Aftermath of the August 2022 Shoal Creek Flood

August 26, 2022  | By Shoal Creek Conservancy

On Monday, August 22, 2022, a record-breaking downpour dropping nearly five inches of rain in three hours caused Shoal Creek to flood, reaching its highest level since 2015. Numerous photos, videos, and news stories have documented the incredible surge of water as well as its aftermath.

While extreme weather events such as flash flooding are not new to Shoal Creek, the damage to surrounding parkland, trails, and the mess left along the banks of the creek must now be addressed.

Mud, debris, and trash rose with the flood water and was then filtered out by trees and other plants when the water receded, leaving the banks and riparian vegetation littered with trash.

In addition, the rush of water resulted in fallen retaining walls, massive gaping holes in the land, and sections of trail washed away.

Unfortunately, the debris that made its way into the creek could potentially result in higher than usual bacterial levels, so people and pets are advised to stay out of the water.

A bright spot is the resilience of the native species recently planted as part of an ecological restoration project on the east bank of Shoal Creek near Seiders Springs. One element of this project has been the removal of an invasive elephant ear monoculture, and replacement with a more diverse native planting. After this week’s flood, we were encouraged to see that, despite being less than a year old, our native plantings largely survived. The emory sedge we planted showed how especially well suited it is for the job: instead of being uprooted, it laid flat under the rushing floodwaters, while its dense and fibrous roots secured the creek bank.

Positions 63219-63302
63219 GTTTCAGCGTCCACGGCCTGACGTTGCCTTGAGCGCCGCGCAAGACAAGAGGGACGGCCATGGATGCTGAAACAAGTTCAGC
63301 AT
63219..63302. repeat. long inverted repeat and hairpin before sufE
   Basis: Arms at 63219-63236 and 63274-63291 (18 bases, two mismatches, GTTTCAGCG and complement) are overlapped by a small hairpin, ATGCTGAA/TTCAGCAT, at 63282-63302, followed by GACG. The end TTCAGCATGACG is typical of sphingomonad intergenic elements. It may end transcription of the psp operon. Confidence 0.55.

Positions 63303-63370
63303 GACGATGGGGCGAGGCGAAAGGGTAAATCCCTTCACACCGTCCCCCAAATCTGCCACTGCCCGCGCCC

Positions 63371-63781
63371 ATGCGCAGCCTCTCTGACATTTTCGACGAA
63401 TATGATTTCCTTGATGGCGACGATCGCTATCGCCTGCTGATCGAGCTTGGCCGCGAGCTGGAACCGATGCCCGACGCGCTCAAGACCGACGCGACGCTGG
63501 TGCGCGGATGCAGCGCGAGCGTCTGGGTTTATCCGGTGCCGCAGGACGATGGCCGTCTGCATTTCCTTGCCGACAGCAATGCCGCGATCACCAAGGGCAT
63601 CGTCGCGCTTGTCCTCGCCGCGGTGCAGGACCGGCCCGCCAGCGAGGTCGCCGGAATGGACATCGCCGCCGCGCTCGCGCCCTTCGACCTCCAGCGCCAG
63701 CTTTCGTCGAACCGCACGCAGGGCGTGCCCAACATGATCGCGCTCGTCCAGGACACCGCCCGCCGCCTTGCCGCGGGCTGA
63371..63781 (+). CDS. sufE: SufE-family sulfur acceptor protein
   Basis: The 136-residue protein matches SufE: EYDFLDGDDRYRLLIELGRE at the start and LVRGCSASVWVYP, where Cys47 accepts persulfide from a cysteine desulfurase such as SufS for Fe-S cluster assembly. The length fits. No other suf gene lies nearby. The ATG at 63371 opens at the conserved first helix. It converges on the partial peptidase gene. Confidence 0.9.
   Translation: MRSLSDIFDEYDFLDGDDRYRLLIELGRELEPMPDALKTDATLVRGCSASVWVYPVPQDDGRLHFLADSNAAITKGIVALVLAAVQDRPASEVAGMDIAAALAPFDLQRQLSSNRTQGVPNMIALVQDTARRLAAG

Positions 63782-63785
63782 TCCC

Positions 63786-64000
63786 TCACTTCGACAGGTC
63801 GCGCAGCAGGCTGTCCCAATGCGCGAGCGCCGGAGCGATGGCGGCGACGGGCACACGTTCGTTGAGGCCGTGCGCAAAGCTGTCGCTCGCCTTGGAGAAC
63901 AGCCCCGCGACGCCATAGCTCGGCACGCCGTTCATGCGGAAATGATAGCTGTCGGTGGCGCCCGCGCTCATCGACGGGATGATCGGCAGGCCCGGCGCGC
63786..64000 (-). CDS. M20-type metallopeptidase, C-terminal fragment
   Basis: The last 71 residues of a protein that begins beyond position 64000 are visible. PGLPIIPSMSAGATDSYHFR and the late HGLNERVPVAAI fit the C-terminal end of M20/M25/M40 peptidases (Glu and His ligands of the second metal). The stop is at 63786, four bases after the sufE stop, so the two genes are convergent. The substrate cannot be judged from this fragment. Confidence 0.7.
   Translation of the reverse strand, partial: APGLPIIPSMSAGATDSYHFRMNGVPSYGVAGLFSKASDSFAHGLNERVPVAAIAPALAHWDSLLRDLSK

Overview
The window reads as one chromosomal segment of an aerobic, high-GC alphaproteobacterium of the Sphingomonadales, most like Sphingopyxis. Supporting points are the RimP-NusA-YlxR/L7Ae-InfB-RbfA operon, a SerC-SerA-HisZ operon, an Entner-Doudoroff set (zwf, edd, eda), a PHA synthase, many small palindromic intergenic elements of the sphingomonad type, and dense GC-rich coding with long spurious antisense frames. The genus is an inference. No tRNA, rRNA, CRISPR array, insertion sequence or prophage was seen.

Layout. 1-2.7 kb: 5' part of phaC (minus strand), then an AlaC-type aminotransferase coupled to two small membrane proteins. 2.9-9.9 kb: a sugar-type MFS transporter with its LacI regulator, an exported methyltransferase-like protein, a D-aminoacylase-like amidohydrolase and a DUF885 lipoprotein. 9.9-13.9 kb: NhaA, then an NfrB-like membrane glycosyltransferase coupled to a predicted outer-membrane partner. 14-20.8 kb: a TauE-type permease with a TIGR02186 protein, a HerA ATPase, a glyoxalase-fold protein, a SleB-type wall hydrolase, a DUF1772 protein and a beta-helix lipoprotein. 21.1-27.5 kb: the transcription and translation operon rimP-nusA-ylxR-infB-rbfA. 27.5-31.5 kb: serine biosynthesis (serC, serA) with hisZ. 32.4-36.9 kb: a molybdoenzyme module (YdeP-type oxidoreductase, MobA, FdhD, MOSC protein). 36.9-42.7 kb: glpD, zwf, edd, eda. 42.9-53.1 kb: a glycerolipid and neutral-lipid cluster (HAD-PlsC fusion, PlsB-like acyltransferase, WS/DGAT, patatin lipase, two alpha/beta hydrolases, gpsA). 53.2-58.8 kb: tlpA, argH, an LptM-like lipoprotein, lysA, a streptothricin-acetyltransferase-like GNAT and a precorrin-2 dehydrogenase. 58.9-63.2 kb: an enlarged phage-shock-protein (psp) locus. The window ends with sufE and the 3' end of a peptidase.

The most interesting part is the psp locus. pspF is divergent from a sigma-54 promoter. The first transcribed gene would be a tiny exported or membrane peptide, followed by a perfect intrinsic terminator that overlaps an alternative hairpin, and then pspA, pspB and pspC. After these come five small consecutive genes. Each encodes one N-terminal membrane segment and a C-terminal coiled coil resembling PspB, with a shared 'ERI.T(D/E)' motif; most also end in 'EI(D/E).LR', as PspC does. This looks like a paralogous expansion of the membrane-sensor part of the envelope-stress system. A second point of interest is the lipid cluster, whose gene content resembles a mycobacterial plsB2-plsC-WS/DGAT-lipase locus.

Resilient native species, Emory sedge, remained securely rooted during Aug 22 flood event. Photo taken Aug 23, 2022 by Sierra DaSilva.

Native riparian plants are given a stability rating (0-10) that describes how well a species can withstand the erosive force of floodwater, with 0 being equivalent to bare soil, and 10 being equivalent to anchored rock. Emory sedge has a stability rating of 9. Several other native species that were planted survived the flood in the same way – by laying flat under the rushing water. A few fallen trees that we left on-site did their job trapping sediment and protecting some of the more delicate species on the margins of the planting. Meanwhile, a nearby patch of elephant ear was mostly uprooted, a demonstration of its shallow roots and unsuitability for streambank stabilization. Native plants for the win!


After quickly mobilizing to assess the effects of the flood, Shoal Creek Conservancy and Pease Park Conservancy launched a unified severe weather response team that will get out to the banks of Shoal Creek with grabbers and trash bags to collect the trash, limbs, and debris that currently line the sides of the trail. And, the team will help inform and support the City of Austin in its efforts to repair retaining walls and other damage to the land and trails.

SCC and PPC have partnered to raise $25,000 to help with cleanup activities, which includes the need for specialized equipment to clear out very dense debris and turn it into mulch, and to plan for future severe weather events. All donations will be split 50/50 between Shoal Creek Conservancy and Pease Park Conservancy.

How you can help…

Donate to the PPC/SCC Emergency Response Effort

Volunteer at a Post-Flood Cleanup

Thank you for continuing to support our efforts and Austin’s beloved Shoal Creek!